I watched intently as more and more of these shimmers wafted across the field in front of me. They were the tiny silk parachutes of spiderlings, who drifted, legs outstretched, dangling and swinging in the softest breeze. If you have read Charlotte's Web then you know that each baby spider journeys away from home on the slenderest balloon the air can move.
There were hundreds of them floating and landing, and two or three even ended up dangling from my hat brim before scurrying up and re-launching themselves. Now, if you hate spiders, you need to know that these creatures were no bigger than the head of a pin. Not very threatening at all.
Spider webs are the most amazing material. My research revealed that they are built from sequences of proteins, are stored as a liquid concentrate in the spider's abdomen, are stronger, when compared by weight, than Kevlar, and the common garden spider can produce up to seven different kinds. Silk that is resistant to bacteria, silk that is sticky, silk that is smooth, silk that is less brittle and so on.
But, it's the beauty of webs that captures my heart. I'll never forget the morning, twenty years ago, that I was walking up the side of a mountain. The fog hadn't burned off, and the sun was just brightening the world: a luminescence that briefly lit hundreds of spiral cobwebs spun in an old snag silhouetted against the lemon yellow fog. The webs, spangled with dew, looked like silver beaded necklaces and ornaments strung from twig to twig. I didn't have my camera, but I've spent the last twenty years prowling about with my camera on foggy mornings trying to find and capture that picture.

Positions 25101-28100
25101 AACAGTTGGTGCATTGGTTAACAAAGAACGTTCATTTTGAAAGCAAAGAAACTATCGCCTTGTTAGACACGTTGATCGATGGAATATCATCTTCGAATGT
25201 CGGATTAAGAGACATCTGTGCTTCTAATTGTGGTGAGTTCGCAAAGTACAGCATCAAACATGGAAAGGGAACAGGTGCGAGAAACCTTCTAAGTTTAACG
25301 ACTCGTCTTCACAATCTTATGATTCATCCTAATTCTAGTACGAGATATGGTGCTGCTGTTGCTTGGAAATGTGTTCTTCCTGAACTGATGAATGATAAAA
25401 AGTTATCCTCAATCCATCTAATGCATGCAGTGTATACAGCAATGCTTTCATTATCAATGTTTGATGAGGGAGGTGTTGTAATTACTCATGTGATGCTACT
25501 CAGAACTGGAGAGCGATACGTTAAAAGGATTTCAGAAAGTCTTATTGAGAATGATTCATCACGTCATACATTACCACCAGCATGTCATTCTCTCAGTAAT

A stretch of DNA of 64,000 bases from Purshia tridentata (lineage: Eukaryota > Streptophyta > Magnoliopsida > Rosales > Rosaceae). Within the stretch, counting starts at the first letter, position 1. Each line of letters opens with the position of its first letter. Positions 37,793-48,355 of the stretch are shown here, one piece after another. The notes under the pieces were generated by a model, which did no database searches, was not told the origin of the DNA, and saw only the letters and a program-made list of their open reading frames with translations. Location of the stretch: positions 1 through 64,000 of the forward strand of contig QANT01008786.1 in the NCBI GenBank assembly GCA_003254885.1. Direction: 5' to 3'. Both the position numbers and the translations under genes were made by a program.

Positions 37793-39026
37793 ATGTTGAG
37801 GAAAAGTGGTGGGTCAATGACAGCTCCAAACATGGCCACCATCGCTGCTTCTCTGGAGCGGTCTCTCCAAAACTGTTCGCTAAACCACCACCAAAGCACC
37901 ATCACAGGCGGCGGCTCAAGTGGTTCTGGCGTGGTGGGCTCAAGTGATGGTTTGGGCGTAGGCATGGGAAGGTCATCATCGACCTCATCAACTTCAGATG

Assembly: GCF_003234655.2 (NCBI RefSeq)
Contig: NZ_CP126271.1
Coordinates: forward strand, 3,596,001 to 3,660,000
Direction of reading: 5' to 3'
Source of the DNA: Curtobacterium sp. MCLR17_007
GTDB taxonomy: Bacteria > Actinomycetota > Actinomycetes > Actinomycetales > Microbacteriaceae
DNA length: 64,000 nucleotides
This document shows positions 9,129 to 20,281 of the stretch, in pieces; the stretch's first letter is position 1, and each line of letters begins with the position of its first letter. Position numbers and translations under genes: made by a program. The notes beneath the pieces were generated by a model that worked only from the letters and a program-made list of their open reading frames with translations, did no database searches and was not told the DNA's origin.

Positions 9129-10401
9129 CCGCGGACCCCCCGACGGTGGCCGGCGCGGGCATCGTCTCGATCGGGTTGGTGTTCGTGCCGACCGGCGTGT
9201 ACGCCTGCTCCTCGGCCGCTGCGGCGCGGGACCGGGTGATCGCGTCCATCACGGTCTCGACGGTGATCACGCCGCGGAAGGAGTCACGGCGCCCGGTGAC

The following series of pictures were caught on just such a morning. The fog didn't hang around, but the webs did, and until the sun peeked over the rim of the hill, they sparkled with droplets captured from the mist. I didn't find that elusive shot of a silk decorated snag, but the webs are still much to marvel at and remind me of the exquisite care God took as he created this world.
For the next picture, I waded through a field of tall grass to be positioned correctly for the rising sun.
I couldn't see them until I stood still, but when I did, I counted 15 within arm's reach.
The architects of my favorite spiral webs, hard at work repairing damage done through the night of trapping and eating their supper.
Intent on being in position to photograph this web just as it was lit by the sun, I had missed seeing what I was wading through. A little disconcerted, I was wearing shorts after all, I picked my way carefully back through the grass and managed not to disturb any webs or pick up any eight-legged hitchikers. The spiders were probably more relieved than I was when I made it back un-silked and un-spidered.
Although I didn't ultimately find the snaggy, silky picture I still dream about, I re-kindled my appreciation for how much of the world we don't see until we take time to stand still and notice.